Richard Jaeckel, Hollywood’s Man of Character


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About the Book

Character actor Richard Jaeckel worked five decades in Hollywood alongside the industry’s biggest names. Noted for tough-guy portrayals, he appeared in such classic westerns and war films as Sands of Iwo Jima (1949), The Gunfighter (1950), 3:10 to Yuma (1957), and The Dirty Dozen (1967). Bringing strength and integrity to his roles, he was nominated for a Best Supporting Actor Oscar for Sometimes a Great Notion (1970).

A World War II veteran and Merchant Marine, he was respected in the surfing and fitness communities for his ageless athleticism. His performance as Turk in Come Back, Little Sheba (1952) was groundbreaking for iron-pumping actors wanting to be taken seriously for their dramatic abilities. This revealing portrait of the life of a working character actor covers Jaeckel’s noteworthy career through each of his film and television appearances, from Guadalcanal Diary (1943) to Baywatch (1994). Recollections and behind the scenes stories from those he knew and worked with offer an in-depth look at the dedication and professionalism it takes to make it in Hollywood.

About the Author(s)

Gene Freese is a screenwriter living in Chandler, Arizona. He has written books on TV cowboy Jock Mahoney, character actor Richard Jaeckel, and Hollywood stunt performers from cinema’s Golden Age.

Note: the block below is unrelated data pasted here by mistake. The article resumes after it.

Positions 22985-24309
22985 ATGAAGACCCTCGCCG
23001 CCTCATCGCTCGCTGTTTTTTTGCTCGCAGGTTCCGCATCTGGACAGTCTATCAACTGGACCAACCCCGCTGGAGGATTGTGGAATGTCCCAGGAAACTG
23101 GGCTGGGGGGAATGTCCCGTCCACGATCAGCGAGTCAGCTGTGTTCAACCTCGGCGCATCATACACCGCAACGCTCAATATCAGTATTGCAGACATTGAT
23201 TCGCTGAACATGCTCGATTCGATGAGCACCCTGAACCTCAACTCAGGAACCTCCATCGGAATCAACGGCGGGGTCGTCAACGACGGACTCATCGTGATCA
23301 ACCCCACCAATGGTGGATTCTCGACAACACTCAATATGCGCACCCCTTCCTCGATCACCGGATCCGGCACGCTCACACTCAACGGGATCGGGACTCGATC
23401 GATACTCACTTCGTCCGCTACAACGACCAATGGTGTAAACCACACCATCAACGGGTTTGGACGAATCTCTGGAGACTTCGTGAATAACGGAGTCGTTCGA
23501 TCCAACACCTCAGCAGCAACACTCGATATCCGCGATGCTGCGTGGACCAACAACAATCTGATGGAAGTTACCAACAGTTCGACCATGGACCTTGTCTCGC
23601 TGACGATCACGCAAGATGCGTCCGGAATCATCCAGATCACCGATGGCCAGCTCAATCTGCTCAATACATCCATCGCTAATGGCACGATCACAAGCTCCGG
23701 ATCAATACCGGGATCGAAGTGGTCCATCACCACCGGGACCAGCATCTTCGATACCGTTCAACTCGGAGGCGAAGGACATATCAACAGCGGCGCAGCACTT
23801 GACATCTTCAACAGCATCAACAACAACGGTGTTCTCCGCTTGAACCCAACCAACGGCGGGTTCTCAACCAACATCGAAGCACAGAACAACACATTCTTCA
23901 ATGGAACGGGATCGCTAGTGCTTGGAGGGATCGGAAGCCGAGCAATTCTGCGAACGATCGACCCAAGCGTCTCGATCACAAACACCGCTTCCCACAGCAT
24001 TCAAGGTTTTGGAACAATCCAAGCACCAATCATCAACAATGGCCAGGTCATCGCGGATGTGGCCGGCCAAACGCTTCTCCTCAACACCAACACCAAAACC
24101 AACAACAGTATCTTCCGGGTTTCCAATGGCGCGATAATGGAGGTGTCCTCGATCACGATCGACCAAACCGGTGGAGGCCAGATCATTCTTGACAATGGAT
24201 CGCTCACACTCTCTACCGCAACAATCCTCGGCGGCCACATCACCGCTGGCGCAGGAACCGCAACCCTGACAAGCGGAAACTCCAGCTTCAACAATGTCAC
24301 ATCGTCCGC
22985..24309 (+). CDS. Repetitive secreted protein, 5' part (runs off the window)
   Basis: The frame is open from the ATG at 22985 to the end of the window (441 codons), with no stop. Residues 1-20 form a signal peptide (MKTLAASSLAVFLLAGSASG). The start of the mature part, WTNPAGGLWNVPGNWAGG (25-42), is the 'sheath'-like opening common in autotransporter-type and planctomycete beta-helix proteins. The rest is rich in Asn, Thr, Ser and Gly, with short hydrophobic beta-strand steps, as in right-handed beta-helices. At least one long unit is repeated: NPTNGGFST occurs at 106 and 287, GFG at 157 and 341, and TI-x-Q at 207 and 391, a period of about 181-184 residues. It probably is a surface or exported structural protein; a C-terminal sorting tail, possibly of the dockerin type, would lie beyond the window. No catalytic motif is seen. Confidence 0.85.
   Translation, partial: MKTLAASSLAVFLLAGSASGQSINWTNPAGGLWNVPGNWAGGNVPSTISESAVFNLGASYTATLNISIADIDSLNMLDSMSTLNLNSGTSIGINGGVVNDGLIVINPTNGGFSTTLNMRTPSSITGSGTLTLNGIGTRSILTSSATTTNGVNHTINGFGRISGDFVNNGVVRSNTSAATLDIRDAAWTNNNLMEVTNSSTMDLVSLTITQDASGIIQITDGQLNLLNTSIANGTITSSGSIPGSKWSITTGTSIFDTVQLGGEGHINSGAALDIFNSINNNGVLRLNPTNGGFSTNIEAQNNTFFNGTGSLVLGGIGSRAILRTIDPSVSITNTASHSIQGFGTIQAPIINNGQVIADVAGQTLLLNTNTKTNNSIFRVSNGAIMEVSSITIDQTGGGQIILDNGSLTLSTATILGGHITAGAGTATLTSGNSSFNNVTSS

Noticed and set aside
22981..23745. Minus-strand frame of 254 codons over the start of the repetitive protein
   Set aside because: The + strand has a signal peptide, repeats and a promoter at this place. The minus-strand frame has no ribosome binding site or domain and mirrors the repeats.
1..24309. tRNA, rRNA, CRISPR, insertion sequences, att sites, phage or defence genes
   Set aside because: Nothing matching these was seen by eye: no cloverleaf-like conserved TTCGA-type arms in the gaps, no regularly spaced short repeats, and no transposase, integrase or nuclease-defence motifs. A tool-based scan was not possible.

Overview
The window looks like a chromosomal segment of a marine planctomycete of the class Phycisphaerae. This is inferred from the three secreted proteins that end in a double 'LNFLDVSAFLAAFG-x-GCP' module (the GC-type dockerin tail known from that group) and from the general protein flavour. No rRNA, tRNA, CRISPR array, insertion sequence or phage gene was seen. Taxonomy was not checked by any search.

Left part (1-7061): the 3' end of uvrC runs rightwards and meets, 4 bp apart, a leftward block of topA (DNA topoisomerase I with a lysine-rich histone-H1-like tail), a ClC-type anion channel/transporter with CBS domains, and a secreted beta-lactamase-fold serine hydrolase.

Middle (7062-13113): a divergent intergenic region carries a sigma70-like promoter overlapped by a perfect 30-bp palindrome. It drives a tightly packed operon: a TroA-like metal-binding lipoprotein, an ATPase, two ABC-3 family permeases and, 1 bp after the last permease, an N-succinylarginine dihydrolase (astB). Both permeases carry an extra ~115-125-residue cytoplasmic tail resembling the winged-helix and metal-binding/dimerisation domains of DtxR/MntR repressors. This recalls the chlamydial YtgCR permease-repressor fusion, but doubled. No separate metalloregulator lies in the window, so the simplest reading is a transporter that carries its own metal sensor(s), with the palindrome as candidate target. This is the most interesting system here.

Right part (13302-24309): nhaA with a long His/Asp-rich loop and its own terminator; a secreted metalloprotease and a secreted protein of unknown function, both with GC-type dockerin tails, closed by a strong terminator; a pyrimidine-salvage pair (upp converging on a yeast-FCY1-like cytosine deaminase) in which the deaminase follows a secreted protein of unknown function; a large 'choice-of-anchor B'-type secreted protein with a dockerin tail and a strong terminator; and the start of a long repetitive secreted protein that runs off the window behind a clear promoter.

Bibliographic Details

Gene Freese
Format: softcover (7 x 10)
Pages: 216
Bibliographic Info: 50 photos, filmography, notes, bibliography, index
Copyright Date: 2016
pISBN: 978-1-4766-6210-7
eISBN: 978-1-4766-2249-1
Imprint: McFarland

Table of Contents

Preface   1
Introduction   3
1. Sunrise   5
2. Soldier Boy   15
3. The Actor   36
4. The Working Man   53
5. The TV Cowboy   70
6. Sailing Along   87
7. Riding the Wave   107
8. Choppy Surf   129
9. Back to the Beach   168
10. The Sun Sets   178
Filmography   185
Chapter Notes   189
Bibliography   191
Index   195

Book Reviews & Awards

“Freese relates the making of each and every Jaeckel film or TV show with dozens of comments from fellow actors and stuntmen, offering depth into one of the nicest men in the business”—Western Clippings.